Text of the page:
Now that I will be heading back to Australia, I think it opportune to detail the benefits of my eight-week residency at Stiwdio Maelor. When I applied for the residency, I had hoped the time away from normal routines would dramatically help me with my dark ages project. It certainly did this, even if I didn’t achieve exactly what I had hoped.
As you may have gathered from previous posts, my achievements during this trip, like climbing mountains, don’t usually happen in the way I expect. Sometimes this has been because of a tendency to jump into a situation without given it the right level of planning. In regard to my novel, I thought eight weeks would be enough time to redraft the 100,000 words of the manuscript. That I didn’t achieve this was more to do with the over-estimation of my editing and rewriting pace than with a lack of foresight or planning. For example, I found myself spending the early period of the residency in an unexpected structural edit of the manuscript, before resuming the line editing.
Still, I'm happy with what I achieved during the residency, which I’ve listed below:
Editing of previously redrafted novel chapters = 11, 864 words
Writing/editing/re-writing of new chapters = 50,195 words
Notes and other interdraft materials = 21,077 words
(However, the novel is growing in size, to an estimated 150,000 words, so I still have a long way to go.)
Number of old poem drafts completed = 3
Number of new poems written = 2
Number of haiku drafts written = 25
Number of blogs written = 11
(So far. I'll write up the rest of the trip after my return to Australia.)
Blogs and other pieces = 10,703 words
This is all very good for my writing goals, but the residency meant I could also explore other pertinent interests. Every few days I went for a walk, taking tons of photos and making notes about weather, trees, water flows, birds and flowers.
I also attended an Easter School in Welsh language, a weekly conversation group and, for several weeks, a formal class. This immersion in landscape and language I hoped would inform my writing: its rhythms and textures, its colours and contours, its character and story arcs. Certainly I feel more in touch with the mythic and spiritual aspects of the Land and know this will, at some point after I’ve processed my experiences, help authentic the tone and content of the novel.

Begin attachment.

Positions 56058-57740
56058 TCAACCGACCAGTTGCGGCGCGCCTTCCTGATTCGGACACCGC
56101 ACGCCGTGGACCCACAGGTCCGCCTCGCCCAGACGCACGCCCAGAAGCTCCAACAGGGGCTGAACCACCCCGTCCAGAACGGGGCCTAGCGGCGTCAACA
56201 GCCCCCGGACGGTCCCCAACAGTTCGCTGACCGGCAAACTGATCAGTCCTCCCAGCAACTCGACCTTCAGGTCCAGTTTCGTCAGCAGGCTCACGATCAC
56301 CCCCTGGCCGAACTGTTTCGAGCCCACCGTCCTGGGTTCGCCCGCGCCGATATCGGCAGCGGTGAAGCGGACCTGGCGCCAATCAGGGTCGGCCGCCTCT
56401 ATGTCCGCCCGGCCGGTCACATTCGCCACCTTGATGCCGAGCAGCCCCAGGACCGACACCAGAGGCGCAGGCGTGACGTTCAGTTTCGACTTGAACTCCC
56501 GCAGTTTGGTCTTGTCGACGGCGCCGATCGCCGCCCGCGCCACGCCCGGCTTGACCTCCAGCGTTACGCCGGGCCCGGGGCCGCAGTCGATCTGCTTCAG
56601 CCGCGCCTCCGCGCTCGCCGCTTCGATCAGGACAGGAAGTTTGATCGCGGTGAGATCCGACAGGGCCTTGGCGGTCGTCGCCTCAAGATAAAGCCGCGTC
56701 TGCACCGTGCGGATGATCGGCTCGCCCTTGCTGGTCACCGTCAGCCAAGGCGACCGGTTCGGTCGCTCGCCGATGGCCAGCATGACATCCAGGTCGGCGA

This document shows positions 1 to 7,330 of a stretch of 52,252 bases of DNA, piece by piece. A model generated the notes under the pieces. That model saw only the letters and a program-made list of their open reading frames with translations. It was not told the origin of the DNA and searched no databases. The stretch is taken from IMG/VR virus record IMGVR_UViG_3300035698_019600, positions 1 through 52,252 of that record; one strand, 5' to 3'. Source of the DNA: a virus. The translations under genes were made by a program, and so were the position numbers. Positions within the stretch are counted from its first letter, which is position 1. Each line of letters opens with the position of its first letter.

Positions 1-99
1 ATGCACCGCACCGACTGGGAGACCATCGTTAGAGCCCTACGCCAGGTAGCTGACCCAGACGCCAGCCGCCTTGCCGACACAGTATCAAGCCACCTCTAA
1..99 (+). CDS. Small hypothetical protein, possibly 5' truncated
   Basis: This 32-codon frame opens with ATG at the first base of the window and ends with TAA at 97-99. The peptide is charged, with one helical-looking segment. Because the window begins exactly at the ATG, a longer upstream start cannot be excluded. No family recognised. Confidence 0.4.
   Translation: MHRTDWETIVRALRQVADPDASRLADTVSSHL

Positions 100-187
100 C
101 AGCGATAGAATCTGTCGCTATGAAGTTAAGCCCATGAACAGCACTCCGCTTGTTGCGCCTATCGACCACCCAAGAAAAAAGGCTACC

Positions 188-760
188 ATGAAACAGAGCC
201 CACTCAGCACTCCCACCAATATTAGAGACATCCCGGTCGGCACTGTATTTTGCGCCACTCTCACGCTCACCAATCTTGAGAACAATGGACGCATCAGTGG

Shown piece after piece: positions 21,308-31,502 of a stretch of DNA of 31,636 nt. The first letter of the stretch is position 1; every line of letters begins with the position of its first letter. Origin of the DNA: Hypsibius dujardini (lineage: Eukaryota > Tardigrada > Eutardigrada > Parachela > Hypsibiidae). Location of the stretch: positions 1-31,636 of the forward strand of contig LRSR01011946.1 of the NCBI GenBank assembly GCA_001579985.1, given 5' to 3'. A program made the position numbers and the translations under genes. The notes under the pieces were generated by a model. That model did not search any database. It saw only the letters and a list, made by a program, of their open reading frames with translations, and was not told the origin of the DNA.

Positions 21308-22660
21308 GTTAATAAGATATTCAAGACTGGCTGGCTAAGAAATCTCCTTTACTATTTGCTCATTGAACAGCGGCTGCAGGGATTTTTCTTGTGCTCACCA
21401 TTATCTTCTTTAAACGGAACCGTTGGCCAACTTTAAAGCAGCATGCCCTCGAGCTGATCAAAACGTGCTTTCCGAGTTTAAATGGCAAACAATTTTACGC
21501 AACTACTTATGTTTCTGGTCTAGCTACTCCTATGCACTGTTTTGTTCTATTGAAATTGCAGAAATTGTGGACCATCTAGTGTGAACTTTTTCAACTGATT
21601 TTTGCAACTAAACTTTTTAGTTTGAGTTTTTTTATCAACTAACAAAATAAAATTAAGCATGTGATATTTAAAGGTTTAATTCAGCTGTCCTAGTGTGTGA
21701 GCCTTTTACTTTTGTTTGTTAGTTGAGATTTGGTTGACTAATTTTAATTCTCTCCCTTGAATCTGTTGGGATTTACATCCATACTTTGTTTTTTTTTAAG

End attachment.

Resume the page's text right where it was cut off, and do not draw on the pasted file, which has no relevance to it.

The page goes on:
I also received benefits I never expected, like stimulating conversations with fellow artists at Stiwdio Maelor, with neighbours, and with folk met at the pub next door and at the Welsh language sessions. Such conversations included the history of slate mining in the area and the foundation of the Centre for Alternative Technology (CAT), the nexus between language, landscape and worldview, the changes in the local landscape over the years, and the increasing friendliness of the village, possibly because of the influx of artisans and others with alternative ideas and careers. Some of these people have become friends, another bonus.
All in all, my experience at Stiwdio Maelor has enriched my work, my soul and my life. I would like to thank Veronica Calarco for accepting my application and for being such a hospitable, helpful and supportive studio manager, a wonderful conversationalist and a patient occasional Welsh language tutor. A residency at the studio is a fantastic opportunity for an artist to find the freedom, the headspace, to create new work, or edit old work, or explore ideas and techniques that may or may not result in any work but at least enhance the artist’s creative processes. For those wanting their work to flourish, put in an application and enjoy the experience and the results.
Thanks, also, to those who made my time in Corris fun, warm, informative, interesting and stimulating: Mary; Brian, his staff at The Slaters Arms, and the pub’s friendly patrons; Inge; Ellie and the Tuesday Welsh conversation group; the volunteer staff at the Corris Institute café; Jan at the Corris Post Office; Adam and Andy (best of luck with your new village venture); Adam and his son, Arthur; Lee Berwick, a fellow artist-in-residence; Martin and Beryl; and the many smiling, welcoming people of Corris I met in the street or during my walks around the village. Diolch yn fawr iawn.
So happy and productive was my experience in Corris that I have already promised I will return as soon as I can, maybe not for a residency but at least for a visit so I can catch up with everyone and introduce them to Jo, while showing her the village and the landscape around it.
|Farewell drinks: Martin, Earl, Marilyn, Bill, Andrew, Simon|
(from the Stiwdio Maelor Facebook page)
Till next time.
Cofion cynnes (Warm wishes)
PS. For those of you interested in applying for 2016, see here.